March 10: Law enforcement cover the the scene of a shooting in Samson, Ala. where gunman went on a rampage in two Alabama towns.
The gunman who went on a bloody rampage in rural Alabama that left 11 dead was keeping a list of those "who done him wrong," police said Wednesday.
Michael McLendon, 28, who killed 10 people before taking his own life, had a target list that detectives found in his house in Kinston, Ala., according to Coffee County District Attorney Gary McAliley.
Most of those mentioned were corporations, not people.
McAliley said that Kelley's Foods in Elba and Reliable Metals in Samson were on the list. McLendon had previously worked at both.
Kelley's Foods said Wednesday that he quit his job there last Wednesday. He was forced to resign from the metals plant in 2003, according to local officials.
Also included was a Pilgrim's Pride plant near Enterprise where his mother worked. She was among the victims of her son's shooting spree, and the district attorney said she had recently been laid off from the plant.
Detectives continued to try to piece together what caused McLendon to snap Tuesday night, going on a cross-county rampage and killing 10 people before committing suicide. It was the worst mass shooting in the state's history.
Investigators declined to comment on a motive for the shootings, which only lasted about an hour but claimed the lives of McLendon's grandmother, uncle, mother, and cousin.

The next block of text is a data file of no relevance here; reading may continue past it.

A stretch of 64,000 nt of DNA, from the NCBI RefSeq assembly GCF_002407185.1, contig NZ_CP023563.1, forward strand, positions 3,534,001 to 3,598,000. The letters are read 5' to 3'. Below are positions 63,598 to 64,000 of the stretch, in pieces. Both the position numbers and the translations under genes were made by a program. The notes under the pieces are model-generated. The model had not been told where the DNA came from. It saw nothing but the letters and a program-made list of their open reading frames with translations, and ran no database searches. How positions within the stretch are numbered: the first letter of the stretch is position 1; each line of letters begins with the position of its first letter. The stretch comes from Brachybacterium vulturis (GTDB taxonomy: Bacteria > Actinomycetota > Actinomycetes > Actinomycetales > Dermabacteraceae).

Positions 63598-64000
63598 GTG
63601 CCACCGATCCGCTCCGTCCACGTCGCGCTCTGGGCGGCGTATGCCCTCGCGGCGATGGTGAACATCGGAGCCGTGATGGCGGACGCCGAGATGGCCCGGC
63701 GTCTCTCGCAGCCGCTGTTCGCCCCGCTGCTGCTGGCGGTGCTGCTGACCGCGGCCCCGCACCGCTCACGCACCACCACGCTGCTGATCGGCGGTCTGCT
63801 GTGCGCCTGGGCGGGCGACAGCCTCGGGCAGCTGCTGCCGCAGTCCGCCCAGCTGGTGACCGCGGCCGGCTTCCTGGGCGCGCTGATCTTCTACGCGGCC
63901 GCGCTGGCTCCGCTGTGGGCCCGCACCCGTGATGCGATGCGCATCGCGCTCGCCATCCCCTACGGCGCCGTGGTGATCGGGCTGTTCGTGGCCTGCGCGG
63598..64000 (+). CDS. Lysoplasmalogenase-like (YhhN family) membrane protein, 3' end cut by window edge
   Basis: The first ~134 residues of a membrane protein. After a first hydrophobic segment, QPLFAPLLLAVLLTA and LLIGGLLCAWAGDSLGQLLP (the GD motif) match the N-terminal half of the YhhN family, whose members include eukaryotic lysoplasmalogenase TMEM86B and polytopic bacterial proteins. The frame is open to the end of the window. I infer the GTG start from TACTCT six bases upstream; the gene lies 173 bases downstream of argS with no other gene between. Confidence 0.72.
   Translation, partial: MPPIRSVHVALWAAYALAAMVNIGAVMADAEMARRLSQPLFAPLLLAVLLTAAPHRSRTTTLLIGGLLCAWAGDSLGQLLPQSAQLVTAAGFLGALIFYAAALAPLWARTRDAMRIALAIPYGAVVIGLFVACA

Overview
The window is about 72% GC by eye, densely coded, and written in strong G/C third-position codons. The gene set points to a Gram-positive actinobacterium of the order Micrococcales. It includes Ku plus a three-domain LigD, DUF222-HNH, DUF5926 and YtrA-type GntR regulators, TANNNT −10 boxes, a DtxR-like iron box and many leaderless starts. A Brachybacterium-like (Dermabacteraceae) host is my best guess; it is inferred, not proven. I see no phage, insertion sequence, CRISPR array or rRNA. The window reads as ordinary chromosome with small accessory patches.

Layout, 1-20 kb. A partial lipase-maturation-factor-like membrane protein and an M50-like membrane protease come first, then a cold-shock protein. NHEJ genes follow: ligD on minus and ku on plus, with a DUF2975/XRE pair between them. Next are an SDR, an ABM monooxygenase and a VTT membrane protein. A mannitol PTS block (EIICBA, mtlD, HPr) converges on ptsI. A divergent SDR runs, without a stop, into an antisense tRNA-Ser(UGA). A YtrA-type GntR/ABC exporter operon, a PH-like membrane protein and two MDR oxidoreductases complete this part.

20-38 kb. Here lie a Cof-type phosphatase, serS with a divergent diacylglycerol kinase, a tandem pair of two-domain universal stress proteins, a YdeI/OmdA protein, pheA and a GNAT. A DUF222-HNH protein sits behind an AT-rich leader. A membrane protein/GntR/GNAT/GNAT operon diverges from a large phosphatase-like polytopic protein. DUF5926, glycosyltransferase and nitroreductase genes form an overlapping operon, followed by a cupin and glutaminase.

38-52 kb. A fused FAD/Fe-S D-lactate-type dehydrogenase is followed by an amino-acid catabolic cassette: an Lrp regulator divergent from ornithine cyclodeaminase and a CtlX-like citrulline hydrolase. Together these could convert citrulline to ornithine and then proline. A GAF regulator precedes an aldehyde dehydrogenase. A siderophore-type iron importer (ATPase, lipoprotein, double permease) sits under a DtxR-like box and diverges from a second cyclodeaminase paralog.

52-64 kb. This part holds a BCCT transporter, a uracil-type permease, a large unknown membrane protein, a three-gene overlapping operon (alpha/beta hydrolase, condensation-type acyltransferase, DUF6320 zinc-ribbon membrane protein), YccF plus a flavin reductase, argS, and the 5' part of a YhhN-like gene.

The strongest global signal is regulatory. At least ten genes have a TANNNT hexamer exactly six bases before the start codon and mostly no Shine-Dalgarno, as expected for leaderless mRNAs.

Samson Mayor Clay King said he had known McLendon all his life and could not say what sparked the massacre.
"If you would have asked me two days ago if he was capable of this, I would have said certainly not," King said on NBC's "Today" show early Wednesday.
McLendon, who lived with his mother, had once trained as a police officer in 2003, but didn't complete the requirements to join the force, according to Alabama Bureau of Investigation Chief Jerry Connor.
The bloodshed — which spread across two counties near the Florida border and claimed 10 victims plus the gunman — began about 3:30 p.m. Tuesday when McLendon burned down the house he lived in with his mother.
Authorities found the charred remains of Lisa McLendon, 52, inside the home.
Coffee County Sheriff Dave Sutton said McClendon put his mother on an L-shaped couch, piled things on top of her and set her on fire. He said McClendon also shot four dogs at the house.
McLendon then drove a dozen miles southeast to Samson, in Geneva County, where he gunned down six more victims, including four members of his family.
They were identified as McLendon's uncle, James Alford White, 55; his cousin, Tracy Michelle Wise, 34; a second cousin, Dean James Wise, 15; and his grandmother, Virginia E. White, 74.
Also killed on the porch were the wife and daughter of local sheriff's deputy Joshua Myers, Andrea Myers, 31, and Corinne Myers, 18 months.
He then drove around the town shooting out his car window, killing three more people seemingly at random, authorities said. Those victims were identified as James Irvin Starling, 24; Sonja Smith, 43; and Bruce Wilson Malloy, 51.